Sure, it would be rash to describe Hurricane Sandy as climate change incarnate. But it does make one wonder just how much longer we can ignore the bigger picture.
The bigger picture is that of a storm eating the northeastern United States from the Carolinas in the South to Lake Michigan in the West. More than 60 million Americans have been affected, many of them in areas where hurricane damages have not historically been a concern. Initial estimates by Eqecat put insured losses at $10 billion to $20 billion, with up to another $50 billion in economic damages. Once economists tally the total losses from property damage to homes, stores, cars, and utilities, as well as the opportunity costs of foregone wages and other productivity losses, the figure is likely to be even higher.
Storm-related damages of this magnitude are not new. Hurricane Irene cost the economy more than $7 billion last year, and Hurricane Katrina is estimated to have caused more than $100 billion (pdf) in damages. What is new about Sandy is that it hit directly at the heart of urban America – New York City. Sandy revealed New York’s vulnerabilities the way an arrow in the heel revealed Achilles’s.
The private sector better understands this reality, and has been more active than the U.S. government in addressing it, insurance companies in particular. They make their living off of pricing and managing risk, and have begun to brace for what they believe will be an inevitable increase in extreme weather.
Sandy revealed New York’s vulnerabilities the way an arrow in the heel revealed Achilles’s.
Standard property & casualty insurance companies have largely been prevented from pricing the full cost of climate change into the premiums their customers pay, mostly due to opportunistic short-term competitors and state regulators loath to allow large increases in premiums. Reinsurance companies -- those that insure the insurers -- have no such restrictions, and are aggressively reducing their climate risk. They are trying to raise rates on insurers with heavy exposure to coastal regions. The risk affects their bottom line and they are pushing insurance premiums up around the world.
The world’s largest companies are managing their energy and water use, supply chains, and product lines conscious of climate change, and the new laws, practices and potential disruptions it will bring about. That’s what sustainability is all about.
Given that climate risk affects so many Americans, it is natural that the federal government should take the lead in minimizing it. The Obama Administration lost its momentum on climate policy after the 2009 United Nations talks in Copenhagen. It has managed to raise car fuel efficiency standards and propose carbon pollution rules for power plants. That makes it all the more surprising that “climate change” became a naughty phrase during the election. Neither presidential candidate uttered it in their three debates, worried perhaps that it may provide fodder for attacks of being a “job-killer.” Never mind that solar industry jobs are growing faster than the national average. And never mind that nature can be a people killer.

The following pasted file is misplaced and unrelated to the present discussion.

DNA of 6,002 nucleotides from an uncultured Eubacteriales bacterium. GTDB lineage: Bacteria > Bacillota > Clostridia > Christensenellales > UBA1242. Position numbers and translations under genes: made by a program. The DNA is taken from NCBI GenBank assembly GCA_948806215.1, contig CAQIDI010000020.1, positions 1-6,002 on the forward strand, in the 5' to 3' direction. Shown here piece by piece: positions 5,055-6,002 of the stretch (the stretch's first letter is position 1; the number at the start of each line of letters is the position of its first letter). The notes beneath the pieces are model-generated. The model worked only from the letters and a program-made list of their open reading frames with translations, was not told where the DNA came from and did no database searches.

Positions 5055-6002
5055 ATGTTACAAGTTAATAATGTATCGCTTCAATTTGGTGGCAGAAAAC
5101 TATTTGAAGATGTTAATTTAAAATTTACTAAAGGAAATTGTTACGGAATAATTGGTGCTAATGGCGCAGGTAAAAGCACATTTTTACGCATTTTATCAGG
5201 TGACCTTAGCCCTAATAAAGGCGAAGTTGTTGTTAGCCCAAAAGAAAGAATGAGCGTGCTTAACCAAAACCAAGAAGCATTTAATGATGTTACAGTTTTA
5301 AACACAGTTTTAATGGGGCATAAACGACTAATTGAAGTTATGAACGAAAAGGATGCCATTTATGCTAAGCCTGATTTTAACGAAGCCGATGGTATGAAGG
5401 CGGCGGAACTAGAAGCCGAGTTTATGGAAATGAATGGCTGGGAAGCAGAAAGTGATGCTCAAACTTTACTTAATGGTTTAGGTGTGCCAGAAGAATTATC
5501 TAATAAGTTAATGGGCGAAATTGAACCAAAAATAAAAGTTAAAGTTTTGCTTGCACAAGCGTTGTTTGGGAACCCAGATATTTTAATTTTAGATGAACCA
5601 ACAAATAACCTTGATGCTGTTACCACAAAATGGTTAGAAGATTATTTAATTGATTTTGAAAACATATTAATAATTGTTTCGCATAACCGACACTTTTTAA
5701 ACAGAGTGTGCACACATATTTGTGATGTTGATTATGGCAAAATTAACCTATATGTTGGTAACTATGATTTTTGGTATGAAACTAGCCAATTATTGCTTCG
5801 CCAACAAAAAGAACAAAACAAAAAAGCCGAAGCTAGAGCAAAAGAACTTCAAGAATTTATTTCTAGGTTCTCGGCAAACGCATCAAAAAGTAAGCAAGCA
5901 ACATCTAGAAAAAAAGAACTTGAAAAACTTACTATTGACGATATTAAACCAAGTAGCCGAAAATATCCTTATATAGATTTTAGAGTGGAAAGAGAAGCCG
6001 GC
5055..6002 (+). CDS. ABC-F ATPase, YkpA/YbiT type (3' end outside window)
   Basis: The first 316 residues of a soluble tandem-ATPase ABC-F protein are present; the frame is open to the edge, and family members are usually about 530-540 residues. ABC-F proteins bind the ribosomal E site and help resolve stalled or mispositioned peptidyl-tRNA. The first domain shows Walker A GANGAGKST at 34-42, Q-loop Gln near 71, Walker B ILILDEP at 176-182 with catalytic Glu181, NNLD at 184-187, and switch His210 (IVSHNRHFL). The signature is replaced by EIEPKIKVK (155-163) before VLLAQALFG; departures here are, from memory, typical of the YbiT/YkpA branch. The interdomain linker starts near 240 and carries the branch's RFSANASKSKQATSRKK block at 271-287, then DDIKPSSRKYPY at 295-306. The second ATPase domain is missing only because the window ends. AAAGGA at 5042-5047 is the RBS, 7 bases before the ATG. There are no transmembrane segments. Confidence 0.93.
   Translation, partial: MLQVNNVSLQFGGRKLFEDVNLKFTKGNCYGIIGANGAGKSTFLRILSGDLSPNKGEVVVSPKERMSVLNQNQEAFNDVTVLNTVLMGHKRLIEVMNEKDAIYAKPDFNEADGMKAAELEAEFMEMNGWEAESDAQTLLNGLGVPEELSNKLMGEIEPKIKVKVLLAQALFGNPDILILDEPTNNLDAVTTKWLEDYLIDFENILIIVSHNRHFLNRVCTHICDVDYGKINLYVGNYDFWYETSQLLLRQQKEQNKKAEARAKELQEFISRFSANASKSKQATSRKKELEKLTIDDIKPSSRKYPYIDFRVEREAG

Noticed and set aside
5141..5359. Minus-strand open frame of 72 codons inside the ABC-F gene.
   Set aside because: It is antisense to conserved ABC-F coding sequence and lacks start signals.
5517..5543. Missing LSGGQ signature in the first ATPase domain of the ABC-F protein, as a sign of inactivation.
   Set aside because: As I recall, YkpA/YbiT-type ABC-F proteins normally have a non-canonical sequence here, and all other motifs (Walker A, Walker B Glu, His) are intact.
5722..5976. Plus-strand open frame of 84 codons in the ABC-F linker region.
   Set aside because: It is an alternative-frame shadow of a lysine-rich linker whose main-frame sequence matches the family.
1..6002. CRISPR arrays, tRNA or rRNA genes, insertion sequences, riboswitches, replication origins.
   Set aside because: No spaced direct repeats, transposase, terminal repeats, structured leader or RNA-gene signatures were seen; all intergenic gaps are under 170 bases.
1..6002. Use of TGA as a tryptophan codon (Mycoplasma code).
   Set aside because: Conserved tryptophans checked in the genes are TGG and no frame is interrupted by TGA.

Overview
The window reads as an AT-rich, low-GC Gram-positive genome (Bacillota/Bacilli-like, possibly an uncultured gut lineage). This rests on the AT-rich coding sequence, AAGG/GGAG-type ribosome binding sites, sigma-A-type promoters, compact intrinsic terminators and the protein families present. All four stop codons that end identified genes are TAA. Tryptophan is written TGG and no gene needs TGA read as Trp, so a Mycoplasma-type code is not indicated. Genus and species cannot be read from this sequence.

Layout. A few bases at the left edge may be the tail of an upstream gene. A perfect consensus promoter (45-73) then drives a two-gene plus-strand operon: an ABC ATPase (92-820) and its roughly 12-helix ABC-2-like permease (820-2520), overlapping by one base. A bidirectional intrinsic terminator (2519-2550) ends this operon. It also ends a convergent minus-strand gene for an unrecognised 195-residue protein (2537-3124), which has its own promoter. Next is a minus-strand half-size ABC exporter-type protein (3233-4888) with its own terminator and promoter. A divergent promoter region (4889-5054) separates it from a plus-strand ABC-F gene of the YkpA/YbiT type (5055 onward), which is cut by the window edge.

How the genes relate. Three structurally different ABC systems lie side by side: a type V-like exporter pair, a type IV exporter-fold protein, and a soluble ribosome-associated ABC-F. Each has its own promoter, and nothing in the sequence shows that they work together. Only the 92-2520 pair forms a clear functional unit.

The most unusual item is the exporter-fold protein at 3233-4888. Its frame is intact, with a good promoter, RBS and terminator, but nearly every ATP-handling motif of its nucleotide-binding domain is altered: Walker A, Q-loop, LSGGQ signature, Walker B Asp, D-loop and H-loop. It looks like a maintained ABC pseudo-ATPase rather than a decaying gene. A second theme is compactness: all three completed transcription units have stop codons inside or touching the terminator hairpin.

The American aversion to climate change solutions is purely and needlessly driven by politics. But the reality is that climate policy, if designed correctly, could both strengthen the economy in the short run and act as an insurance policy against even costlier disasters in the long run.
A carbon tax could shore up the government’s finances, reduce the deficit by as much as 50 percent over the next 10 years and encourage businesses toinvest in clean technologies, according to a recent Congressional Research Service report (pdf). Historically low natural gas prices -- think fracking -- could minimize a carbon tax’s hit to consumers. “Cap and trade” is a pejorative phrase in Washington, but that doesn’t mean it’s necessarily a bad idea. In fact, California launches its new program this month.
Whichever candidate wins the election should push Congress for federal climate legislation. Anything short of that would be irresponsible.
Park, a Rhodes Scholar, is a PhD student and Environmental Economics Fellow at Harvard University and the executive director of Sense & Sustainability. Hacker is an editor for Sense & Sustainability.
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